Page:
There is even a play zone where visitors can create Supercell game characters using clay, and a recording room where they can stream their gameplay live if they make reservations ahead of their visit.

There is no entry fee and visitors only have to show that they have at least one of the five Supercell mobile games available in Korea downloaded on their phones.

Korea is the first country where Supercell has opened such a space. The Supercell Lounge will be open from Thursdays to Sundays. Visitors 14 and older can enter from 2 p.m. to 6 p.m., while entry will be limited to visitors who are 19 and older after 7 p.m.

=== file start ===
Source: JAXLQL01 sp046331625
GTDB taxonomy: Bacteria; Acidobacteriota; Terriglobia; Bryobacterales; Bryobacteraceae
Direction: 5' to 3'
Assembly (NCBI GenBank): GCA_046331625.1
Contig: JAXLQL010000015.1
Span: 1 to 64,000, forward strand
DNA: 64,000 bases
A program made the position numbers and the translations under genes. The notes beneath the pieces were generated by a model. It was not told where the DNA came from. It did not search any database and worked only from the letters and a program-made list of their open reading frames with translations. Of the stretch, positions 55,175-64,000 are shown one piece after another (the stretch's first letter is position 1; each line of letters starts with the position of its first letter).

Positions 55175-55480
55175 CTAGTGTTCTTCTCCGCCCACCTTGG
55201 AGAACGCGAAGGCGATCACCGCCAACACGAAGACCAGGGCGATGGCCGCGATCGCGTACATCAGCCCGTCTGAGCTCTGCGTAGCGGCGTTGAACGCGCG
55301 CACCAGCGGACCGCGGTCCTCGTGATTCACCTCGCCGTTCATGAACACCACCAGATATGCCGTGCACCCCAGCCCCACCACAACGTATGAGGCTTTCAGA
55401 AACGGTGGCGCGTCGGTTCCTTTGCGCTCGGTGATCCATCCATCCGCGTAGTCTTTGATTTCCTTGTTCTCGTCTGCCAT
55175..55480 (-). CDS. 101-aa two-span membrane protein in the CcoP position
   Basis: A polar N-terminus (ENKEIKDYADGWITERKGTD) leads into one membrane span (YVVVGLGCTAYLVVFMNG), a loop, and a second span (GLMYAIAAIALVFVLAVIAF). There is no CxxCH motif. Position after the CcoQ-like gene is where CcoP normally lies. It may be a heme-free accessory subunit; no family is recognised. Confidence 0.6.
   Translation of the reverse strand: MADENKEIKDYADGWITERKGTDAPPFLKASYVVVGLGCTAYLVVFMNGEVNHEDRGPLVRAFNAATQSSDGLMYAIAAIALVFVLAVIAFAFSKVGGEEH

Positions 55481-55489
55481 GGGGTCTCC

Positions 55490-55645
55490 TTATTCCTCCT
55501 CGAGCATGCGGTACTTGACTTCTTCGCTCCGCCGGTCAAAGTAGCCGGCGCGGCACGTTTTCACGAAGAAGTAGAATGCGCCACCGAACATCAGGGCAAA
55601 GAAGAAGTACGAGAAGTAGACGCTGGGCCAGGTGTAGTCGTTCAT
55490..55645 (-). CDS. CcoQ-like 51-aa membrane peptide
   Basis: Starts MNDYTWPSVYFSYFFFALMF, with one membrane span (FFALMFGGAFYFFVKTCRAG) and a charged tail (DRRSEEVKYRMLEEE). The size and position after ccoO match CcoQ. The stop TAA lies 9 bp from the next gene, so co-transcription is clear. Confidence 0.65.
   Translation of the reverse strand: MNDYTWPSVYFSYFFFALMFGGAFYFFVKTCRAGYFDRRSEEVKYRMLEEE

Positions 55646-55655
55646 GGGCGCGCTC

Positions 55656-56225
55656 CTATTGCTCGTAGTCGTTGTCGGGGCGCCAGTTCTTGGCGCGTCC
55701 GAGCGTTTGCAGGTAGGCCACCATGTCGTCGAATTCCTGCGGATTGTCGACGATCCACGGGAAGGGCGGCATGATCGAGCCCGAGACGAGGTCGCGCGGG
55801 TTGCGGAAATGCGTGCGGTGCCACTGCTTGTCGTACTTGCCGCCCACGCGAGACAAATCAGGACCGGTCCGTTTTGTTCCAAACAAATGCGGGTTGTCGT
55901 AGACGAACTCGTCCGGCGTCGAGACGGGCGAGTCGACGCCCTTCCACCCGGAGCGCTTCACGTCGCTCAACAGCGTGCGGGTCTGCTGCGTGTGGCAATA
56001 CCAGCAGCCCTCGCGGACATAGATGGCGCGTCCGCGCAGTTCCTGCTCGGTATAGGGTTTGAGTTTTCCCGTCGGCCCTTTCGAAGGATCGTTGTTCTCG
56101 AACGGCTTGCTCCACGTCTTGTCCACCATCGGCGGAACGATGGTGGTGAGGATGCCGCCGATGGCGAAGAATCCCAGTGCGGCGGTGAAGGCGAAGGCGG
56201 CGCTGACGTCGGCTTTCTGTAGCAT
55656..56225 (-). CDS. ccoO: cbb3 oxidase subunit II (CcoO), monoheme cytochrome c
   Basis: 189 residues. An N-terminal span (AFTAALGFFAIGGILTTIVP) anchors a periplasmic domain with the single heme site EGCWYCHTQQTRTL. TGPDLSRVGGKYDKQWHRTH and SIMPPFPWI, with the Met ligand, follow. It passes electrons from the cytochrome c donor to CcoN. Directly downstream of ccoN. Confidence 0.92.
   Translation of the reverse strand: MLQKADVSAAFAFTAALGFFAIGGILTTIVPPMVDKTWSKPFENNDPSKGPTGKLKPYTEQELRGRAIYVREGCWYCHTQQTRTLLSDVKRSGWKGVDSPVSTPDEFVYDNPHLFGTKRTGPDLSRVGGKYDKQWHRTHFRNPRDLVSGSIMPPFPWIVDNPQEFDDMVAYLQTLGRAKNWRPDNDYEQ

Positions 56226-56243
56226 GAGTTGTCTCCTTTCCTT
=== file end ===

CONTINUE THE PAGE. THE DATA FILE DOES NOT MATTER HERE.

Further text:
Hyundai gets creative

As one of Korea’s largest conglomerates, Hyundai hosts diverse cultural events throughout the whole year.

The retro-themed “Hyundai Theater” is open through Oct. 13 in Jeonju’s Hanok Village in North Jeolla. Activities include an escape room challenge, screenings of Korean films from the 1960s and displays of Hyundai classics like the Pony and the Sonata.

At the Hyundai Motorstudio Seoul in Gangnam District, southern Seoul, the company is hosting a media art exhibit titled “RE-VIS-IT” through Oct. 27, featuring works by artist JE BAAK, who explores the relationship between humans and machines.

“We plan on offering more opportunities for artists to showcase works based on our respect for their spirit of experimentation,” said a Hyundai spokesperson. “We will also continue to enrich customers’ lives.”

BY KIM EUN-JIN [kim.eunjin1@joongang.co.kr]